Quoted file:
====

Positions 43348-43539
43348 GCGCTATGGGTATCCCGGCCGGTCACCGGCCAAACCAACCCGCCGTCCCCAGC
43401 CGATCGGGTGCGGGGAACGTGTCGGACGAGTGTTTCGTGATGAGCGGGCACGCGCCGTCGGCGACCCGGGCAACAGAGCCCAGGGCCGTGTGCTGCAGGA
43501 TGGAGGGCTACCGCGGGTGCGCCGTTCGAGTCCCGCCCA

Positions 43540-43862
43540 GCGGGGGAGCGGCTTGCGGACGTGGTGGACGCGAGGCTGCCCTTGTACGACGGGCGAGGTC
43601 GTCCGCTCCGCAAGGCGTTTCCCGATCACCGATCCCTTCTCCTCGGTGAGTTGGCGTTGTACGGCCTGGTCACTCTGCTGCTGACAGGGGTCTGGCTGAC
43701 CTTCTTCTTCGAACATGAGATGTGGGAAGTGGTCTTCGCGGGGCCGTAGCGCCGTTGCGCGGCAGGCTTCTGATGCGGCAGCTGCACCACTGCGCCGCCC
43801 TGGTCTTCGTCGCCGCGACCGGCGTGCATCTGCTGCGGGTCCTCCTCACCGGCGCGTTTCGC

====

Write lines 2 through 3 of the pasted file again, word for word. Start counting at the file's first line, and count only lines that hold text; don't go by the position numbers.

43348 GCGCTATGGGTATCCCGGCCGGTCACCGGCCAAACCAACCCGCCGTCCCCAGC
43401 CGATCGGGTGCGGGGAACGTGTCGGACGAGTGTTTCGTGATGAGCGGGCACGCGCCGTCGGCGACCCGGGCAACAGAGCCCAGGGCCGTGTGCTGCAGGA